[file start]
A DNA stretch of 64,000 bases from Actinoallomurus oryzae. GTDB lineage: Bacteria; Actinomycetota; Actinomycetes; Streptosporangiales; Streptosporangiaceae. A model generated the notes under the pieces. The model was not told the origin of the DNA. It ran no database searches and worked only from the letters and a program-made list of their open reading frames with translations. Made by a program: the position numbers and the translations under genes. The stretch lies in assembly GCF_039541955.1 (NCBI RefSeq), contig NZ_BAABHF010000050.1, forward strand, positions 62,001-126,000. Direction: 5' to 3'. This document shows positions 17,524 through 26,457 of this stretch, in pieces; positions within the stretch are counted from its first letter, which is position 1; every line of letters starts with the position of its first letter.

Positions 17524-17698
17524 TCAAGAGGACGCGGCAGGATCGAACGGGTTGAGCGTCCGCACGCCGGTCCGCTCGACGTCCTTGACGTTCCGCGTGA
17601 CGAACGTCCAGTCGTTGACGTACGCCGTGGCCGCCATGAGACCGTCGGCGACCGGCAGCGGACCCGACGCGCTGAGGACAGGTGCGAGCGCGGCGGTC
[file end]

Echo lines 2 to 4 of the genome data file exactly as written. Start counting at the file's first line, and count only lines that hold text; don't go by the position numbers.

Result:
Positions 17524-17698
17524 TCAAGAGGACGCGGCAGGATCGAACGGGTTGAGCGTCCGCACGCCGGTCCGCTCGACGTCCTTGACGTTCCGCGTGA
17601 CGAACGTCCAGTCGTTGACGTACGCCGTGGCCGCCATGAGACCGTCGGCGACCGGCAGCGGACCCGACGCGCTGAGGACAGGTGCGAGCGCGGCGGTC